Mr. Seward then proposed that she should marry Sir John Miller,9 who has just lost his wife and very gravely said, he had a great mind to set out for Tunbridge, and carry her with him to Bath, and so make the match without delay!
“But surely,” said Mrs. Thrale, “if you fail, you will think yourself bound in honour to marry her yourself?”

Two girls can surely marry

“Why, that’s the thing,” said he; “no, I can’t take the little Sophy myself; I should have too many rivals; no, that won’t do.”

How abominably conceited and sure these pretty gentlemen are! However, Mr. Crutchley here made a speech that half won my heart.
“I wish,” said he, “Miss Streatfield was here at this moment to cuff you, Seward!”
“Cuff me!” cried he. “What, the little Sophy!—and why?”
“For disposing of her so freely. I think a man deserves to be cuffed for saying any lady will marry him.”
I seconded this speech with much approbation.

August, Monday.

We were to have Mr. Cator and other company to dinner; and all breakfast Mr. Seward kept plaguing poor Mr. Musgrave, who is an incessant talker, about the difficulty he would have in making his part good with Mr. Cator, who, he assured him, would out-talk him if he did not take care. And Mr. Crutchley recommended to him to “wait for a sneeze,” in order to put in; so that he was almost rallied into a passion, though, being very good-natured, he made light of it, and it blew over.
In the middle of dinner I was seized with a violent laughing fit, by seeing Mr. Musgrave, who had sat quite silent, turn very solemnly to Mr. Seward and say in a reproachful tone,—
“Seward, you said I should be fighting to talk all the talk, and here I have not spoke once.”
“Well, sir,” cried Mr. Seward, nodding at him, “why don’t you put in?”

“Why, I lost an opportunity just now, when Mr. Cator—talked of climates; I had something I could have said about them very well.”

After this, however, he made himself amends; for when we left the men to their wine, he began such a violent dispute with Mr Cator, that Mr. Jenkinson and Mr. Crutchley left the field of battle, and went out to join the ladies in their walk round the grounds; and that breaking up the party, the rest soon followed.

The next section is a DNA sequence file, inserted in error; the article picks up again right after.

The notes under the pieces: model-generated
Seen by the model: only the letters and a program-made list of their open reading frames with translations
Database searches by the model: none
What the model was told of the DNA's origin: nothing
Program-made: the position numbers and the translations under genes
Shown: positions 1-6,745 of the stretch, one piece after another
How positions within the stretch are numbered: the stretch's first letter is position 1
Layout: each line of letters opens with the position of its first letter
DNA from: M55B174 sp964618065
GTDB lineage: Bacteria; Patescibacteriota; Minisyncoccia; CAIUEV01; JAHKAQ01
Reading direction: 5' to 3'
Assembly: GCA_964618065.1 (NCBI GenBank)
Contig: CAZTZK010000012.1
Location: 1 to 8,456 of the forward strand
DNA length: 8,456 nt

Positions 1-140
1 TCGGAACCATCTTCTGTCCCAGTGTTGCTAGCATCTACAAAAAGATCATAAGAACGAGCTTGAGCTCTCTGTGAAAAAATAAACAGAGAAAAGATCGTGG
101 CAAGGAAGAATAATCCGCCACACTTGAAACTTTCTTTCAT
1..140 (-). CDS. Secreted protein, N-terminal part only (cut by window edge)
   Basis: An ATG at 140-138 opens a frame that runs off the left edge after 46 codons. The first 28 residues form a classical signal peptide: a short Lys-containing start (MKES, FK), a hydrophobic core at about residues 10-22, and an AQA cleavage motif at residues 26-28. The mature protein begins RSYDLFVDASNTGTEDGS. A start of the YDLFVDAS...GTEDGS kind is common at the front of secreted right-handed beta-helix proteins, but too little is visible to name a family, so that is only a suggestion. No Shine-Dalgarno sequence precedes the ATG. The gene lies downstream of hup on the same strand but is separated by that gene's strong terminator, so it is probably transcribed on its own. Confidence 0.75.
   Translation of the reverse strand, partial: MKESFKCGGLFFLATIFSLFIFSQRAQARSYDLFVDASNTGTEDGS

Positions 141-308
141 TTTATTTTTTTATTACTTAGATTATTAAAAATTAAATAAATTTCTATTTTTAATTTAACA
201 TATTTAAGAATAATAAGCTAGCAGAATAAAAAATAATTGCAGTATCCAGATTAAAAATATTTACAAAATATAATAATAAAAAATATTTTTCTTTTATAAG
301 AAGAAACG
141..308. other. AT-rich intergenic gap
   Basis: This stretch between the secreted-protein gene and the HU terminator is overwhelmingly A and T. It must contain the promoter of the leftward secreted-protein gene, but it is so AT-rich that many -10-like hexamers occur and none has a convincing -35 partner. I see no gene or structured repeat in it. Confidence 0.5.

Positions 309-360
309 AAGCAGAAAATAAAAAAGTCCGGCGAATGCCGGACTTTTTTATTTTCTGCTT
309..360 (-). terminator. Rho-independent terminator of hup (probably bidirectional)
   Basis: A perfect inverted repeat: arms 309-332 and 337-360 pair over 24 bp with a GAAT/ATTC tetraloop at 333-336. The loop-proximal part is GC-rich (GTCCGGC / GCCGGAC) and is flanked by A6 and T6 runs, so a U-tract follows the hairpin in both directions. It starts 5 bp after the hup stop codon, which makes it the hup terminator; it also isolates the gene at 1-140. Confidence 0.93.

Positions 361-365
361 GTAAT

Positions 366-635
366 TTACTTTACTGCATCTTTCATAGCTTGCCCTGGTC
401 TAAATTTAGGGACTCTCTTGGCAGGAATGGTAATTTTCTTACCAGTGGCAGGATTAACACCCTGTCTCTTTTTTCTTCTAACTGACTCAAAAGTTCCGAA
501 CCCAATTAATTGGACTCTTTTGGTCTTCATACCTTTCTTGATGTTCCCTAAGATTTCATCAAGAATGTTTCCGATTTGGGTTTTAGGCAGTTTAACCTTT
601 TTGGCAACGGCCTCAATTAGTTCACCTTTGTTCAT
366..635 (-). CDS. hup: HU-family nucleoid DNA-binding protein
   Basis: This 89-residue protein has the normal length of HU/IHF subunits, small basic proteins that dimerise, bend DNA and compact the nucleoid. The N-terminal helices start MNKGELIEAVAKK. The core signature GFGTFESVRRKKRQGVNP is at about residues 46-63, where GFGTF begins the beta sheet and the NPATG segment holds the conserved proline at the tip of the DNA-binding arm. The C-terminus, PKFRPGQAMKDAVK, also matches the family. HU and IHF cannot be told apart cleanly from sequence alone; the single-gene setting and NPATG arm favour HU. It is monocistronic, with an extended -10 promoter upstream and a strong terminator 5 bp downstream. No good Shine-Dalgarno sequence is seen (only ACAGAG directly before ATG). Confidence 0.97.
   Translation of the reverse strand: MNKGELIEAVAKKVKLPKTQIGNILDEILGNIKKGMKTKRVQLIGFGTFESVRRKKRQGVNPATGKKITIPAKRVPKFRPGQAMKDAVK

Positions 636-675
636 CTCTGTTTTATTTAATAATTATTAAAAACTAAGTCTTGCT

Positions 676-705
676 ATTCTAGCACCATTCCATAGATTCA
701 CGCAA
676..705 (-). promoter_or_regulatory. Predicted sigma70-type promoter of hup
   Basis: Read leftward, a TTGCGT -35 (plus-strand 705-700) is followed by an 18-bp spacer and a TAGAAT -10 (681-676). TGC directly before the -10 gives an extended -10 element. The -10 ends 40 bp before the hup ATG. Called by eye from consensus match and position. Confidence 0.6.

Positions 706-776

By the way, I happened not to walk myself, which was most ludicrously noticed by Mr. Musgrave; who, while we were at tea, suddenly crossed the circle to come up to me, and say,—
“You did not walk, Miss Burney?”
“No, sir.”
“Very much in the right—very much in the right, indeed! You were studying? Oh, very right! never lose a moment! Such an understanding as yours it would be a shame to neglect; it ought to be cultivated every moment.”
And then he hurried back to his seat.

In the evening, when all the company was gone but our three gentlemen, Seward, Crutchley, and Musgrave, we took a walk round the grounds by moonlight—and Mr. Musgrave started with rapture at the appearance of the moon, now full, now cloudy, now clear, now obscured, every three yards we moved.

Friday, Sept. 11.

And now, if I am not mistaken, I come to relate the conclusion of Mr. Crutchley’s most extraordinary summer career at Streatham, which place, I believe, he has now left without much intention to frequently revisit. However, this is mere conjecture; but he really had a run of ill-luck not very inviting to a man of his cold and splenetic turn to play the same game.
When we were just going to supper, we heard a disturbance among the dogs; and Mrs. and Miss Thrale went out to see what was the matter, while Dr. Johnson and I remained quiet. Soon returning.
“A friend! a friend!” she cried, and was followed by Mr. Crutchley. He would not eat with us, but was chatty and in good-humour, and as usual, when in spirits, saucily sarcastic. For instance, it is generally half my employment in hot evenings here to rescue some or other poor buzzing idiot of an insect from the flame of a candle. This, accordingly, I was performing with a Harry Longlegs, which, after much trial to catch, eluded me, and escaped, nobody could see how. Mr. Crutchley vowed I had caught and squeezed him to death in my hand.

“No, indeed,” cried I, “when I catch them, I put them out of the window.”